JERUSALEM -- Israel will present the U.N. with a plan to withdraw from the northern sector of a disputed village along the Lebanese border that it has occupied since its 2006 war with Hezbollah, an Israeli official said Sunday.

The official spoke on condition of anonymity because Prime Minister Benjamin Netanyahu won't present the proposal to U.N. chief Ban Ki-moon until Monday. Details of the plan were not released, though Israel clearly would like assurances that militants of the Iranian-backed Hezbollah won't be able to gain a foothold there from which to threaten cross-border attacks.

An Israeli withdrawal could also set the stage for more tension between Lebanese Prime Minister Saad Hariri's Western-backed political bloc and its Shiite Hezbollah rivals, who have extended their political influence in Hariri's shaky coalition government and maintain the country's strongest military arsenal.

Hariri's allies would likely use the pullout to argue that Hezbollah no longer needs its weapons and that disputed land can be regained with the help of the international community instead. Hezbollah, which refuses to disarm, is already saying its military power would be to thank for any Israeli pullout.

The political director of the U.N. force in Lebanon, Milos Strugar, said the force has been "actively engaged with both parties" in an effort to facilitate an Israeli withdrawal from the area.

Ghajar sits on a strategic corner where the boundaries between Syria, Israel and Lebanon are in dispute.

Israel captured the entire village of some 2,000 people from Syria in 1967.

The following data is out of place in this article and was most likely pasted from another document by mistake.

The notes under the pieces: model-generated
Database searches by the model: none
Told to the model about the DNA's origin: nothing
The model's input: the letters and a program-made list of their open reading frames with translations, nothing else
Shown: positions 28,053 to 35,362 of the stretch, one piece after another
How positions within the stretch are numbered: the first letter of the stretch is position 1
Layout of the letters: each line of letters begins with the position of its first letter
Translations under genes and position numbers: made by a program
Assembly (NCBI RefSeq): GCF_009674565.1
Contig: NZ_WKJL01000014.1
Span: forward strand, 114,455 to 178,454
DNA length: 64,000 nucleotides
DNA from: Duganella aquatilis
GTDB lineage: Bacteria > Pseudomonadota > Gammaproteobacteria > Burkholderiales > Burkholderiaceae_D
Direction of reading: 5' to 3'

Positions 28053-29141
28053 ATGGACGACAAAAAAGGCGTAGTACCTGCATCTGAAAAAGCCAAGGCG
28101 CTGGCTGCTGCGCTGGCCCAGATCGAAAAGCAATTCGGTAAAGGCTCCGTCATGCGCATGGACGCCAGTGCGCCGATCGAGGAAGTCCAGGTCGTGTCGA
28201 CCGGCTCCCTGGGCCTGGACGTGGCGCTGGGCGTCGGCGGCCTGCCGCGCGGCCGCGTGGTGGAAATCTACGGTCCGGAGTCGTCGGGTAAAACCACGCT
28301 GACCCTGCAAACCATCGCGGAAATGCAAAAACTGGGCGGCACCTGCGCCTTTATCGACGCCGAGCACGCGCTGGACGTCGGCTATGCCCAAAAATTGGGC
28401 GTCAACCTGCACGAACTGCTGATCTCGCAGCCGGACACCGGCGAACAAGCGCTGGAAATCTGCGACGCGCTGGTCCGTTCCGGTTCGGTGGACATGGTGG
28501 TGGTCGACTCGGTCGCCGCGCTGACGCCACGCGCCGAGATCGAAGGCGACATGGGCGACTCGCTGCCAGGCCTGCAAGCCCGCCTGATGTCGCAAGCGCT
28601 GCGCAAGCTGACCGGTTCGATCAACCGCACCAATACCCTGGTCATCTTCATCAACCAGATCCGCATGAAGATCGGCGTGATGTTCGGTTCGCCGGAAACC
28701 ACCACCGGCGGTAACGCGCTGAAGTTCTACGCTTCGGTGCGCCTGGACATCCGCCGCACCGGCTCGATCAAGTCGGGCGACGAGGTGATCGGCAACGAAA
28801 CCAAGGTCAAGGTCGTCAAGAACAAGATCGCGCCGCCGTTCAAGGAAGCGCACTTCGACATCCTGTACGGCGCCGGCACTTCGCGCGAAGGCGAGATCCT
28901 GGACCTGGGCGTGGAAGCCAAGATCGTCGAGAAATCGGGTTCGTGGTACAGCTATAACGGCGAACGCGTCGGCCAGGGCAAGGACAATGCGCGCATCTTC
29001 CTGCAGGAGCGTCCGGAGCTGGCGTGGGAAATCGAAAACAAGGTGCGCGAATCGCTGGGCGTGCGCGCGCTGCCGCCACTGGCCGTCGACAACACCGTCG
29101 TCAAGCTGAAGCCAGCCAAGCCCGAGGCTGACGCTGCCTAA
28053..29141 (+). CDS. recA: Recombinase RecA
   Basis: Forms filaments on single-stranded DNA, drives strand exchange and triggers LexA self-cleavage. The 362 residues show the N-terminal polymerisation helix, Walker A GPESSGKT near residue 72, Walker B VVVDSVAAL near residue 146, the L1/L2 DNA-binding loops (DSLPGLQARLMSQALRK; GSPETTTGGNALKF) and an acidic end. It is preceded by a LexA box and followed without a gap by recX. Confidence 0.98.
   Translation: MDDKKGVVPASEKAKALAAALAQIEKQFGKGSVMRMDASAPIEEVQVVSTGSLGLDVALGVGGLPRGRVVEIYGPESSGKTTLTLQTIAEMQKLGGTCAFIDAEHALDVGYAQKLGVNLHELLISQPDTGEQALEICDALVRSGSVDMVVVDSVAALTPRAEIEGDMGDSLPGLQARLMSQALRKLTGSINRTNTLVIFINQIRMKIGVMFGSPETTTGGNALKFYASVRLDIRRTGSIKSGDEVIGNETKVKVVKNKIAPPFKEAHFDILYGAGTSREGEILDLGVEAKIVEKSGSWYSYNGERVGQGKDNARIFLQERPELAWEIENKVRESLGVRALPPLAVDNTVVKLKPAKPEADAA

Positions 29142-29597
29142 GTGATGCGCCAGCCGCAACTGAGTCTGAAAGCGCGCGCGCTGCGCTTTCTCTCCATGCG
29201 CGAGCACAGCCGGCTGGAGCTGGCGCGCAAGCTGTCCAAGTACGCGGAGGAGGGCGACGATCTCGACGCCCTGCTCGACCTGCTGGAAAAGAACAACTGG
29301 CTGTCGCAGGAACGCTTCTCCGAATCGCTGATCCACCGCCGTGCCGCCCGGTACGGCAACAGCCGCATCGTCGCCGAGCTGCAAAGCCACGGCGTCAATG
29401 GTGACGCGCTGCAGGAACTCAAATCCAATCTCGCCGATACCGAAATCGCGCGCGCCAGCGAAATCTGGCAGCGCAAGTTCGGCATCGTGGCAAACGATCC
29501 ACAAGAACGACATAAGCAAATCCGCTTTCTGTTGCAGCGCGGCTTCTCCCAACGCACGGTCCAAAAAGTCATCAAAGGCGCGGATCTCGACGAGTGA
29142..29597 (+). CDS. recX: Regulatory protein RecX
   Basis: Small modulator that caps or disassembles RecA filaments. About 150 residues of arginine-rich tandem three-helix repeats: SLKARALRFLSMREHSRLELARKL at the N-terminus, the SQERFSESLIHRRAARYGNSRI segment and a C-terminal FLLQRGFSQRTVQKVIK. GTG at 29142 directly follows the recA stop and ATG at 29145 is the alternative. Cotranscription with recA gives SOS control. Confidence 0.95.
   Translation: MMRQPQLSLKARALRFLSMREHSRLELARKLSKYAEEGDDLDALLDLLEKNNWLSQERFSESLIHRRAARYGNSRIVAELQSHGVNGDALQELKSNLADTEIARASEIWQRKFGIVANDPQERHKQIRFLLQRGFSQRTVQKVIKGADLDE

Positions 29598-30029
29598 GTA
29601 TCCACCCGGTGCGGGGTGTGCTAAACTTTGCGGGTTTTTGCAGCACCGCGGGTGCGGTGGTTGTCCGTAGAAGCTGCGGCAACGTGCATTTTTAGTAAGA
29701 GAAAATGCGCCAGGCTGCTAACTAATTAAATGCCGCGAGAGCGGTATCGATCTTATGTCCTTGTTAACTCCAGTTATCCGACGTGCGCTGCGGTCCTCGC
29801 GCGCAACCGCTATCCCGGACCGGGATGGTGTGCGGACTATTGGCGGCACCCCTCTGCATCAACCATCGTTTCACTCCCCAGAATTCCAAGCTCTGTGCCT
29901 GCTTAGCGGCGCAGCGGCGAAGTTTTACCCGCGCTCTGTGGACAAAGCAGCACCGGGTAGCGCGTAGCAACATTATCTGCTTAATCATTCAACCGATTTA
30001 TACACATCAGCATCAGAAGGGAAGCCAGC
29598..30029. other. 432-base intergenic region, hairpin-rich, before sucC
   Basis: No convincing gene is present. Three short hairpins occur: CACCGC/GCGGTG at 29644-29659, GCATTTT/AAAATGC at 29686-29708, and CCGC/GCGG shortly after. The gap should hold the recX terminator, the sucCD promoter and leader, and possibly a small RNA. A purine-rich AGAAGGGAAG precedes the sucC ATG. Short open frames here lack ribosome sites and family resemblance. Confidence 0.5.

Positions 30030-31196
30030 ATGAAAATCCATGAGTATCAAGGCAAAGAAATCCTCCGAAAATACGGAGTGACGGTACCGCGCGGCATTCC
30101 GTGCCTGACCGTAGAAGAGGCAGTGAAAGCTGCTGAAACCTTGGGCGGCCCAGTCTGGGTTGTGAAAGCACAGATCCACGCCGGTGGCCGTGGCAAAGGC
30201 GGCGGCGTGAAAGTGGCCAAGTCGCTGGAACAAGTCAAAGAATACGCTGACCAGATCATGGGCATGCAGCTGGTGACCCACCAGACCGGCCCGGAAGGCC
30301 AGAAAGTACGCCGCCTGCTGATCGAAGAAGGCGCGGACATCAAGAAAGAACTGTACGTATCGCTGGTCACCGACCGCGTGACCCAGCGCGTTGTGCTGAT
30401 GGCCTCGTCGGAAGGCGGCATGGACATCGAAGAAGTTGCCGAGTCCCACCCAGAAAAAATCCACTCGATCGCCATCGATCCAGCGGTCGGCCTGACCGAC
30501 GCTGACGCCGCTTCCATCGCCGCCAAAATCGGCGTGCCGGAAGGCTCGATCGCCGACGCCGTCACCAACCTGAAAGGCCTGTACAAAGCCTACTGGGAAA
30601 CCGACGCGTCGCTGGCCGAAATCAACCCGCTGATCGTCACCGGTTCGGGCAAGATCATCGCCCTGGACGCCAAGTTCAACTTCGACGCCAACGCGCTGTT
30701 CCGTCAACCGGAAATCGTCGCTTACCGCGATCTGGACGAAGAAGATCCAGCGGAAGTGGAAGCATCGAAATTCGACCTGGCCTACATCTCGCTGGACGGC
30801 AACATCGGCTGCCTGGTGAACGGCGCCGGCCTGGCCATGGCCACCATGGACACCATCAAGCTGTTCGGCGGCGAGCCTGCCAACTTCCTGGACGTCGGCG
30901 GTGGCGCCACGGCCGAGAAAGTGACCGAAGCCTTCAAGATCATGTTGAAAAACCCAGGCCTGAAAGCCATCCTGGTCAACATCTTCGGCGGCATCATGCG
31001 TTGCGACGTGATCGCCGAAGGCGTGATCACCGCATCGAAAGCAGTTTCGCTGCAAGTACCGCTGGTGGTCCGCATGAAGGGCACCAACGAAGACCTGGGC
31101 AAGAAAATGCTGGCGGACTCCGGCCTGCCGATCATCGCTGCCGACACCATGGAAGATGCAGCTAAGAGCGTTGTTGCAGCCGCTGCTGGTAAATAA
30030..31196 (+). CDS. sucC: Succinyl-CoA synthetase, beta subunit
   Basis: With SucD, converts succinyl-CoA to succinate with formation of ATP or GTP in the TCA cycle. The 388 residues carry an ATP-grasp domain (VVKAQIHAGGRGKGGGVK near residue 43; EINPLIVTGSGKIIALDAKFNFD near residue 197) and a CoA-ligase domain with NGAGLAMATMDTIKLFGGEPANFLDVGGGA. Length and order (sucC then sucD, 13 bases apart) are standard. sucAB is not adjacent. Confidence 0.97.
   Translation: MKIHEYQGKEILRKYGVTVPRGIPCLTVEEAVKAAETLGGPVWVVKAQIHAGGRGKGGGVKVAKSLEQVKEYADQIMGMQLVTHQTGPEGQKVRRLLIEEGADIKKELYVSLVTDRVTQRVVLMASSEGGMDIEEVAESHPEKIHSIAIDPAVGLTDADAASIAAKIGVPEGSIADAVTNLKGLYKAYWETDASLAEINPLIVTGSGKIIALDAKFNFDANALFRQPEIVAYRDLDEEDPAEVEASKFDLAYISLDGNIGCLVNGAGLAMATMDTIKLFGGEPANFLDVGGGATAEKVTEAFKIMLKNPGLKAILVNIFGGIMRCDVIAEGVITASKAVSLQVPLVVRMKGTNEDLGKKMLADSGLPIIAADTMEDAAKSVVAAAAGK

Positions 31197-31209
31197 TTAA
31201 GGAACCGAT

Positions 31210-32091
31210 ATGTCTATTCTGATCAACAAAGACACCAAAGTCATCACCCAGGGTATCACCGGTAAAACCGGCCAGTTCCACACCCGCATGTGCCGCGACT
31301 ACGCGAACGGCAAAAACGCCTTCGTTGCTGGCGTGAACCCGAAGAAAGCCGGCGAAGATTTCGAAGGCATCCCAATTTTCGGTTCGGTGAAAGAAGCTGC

In 2000, after Israel withdrew its forces from south Lebanon, U.N. surveyors put the border in the middle of the village, leaving Israel in control of the southern half.

Israel reoccupied the northern part in the 2006 war. After the fighting, Israel pledged to withdraw from that sector but gave no timeline for doing so.

Ghajar's residents are members of Islam's Alawite sect, whose followers include many members of Syria's ruling elite. Most of the villagers have said in the past that they want the village to remain united, regardless of who controls it.

Netanyahu plans to ask a group of Cabinet ministers to approve the withdrawal proposal after he returns from a U.S. trip late this week. It is not clear whether that means not all the details have been sewn up.

Israeli officials have met several times with the U.N. peacekeeping force stationed in southern Lebanon to discuss a possible handover.

A senior Lebanese army officer refused to comment on the possible withdrawal before the Lebanese government is formally informed by the U.N. of a plan.

Hezbollah on Sunday positioned itself to claim victory for any pullout.

"If the withdrawal happens, it (Israel) won't be doing it for free but because of fear of the resistance and Lebanon's strength through the resistance," Hezbollah legislator Nawar Saheli told The Associated Press in Beirut.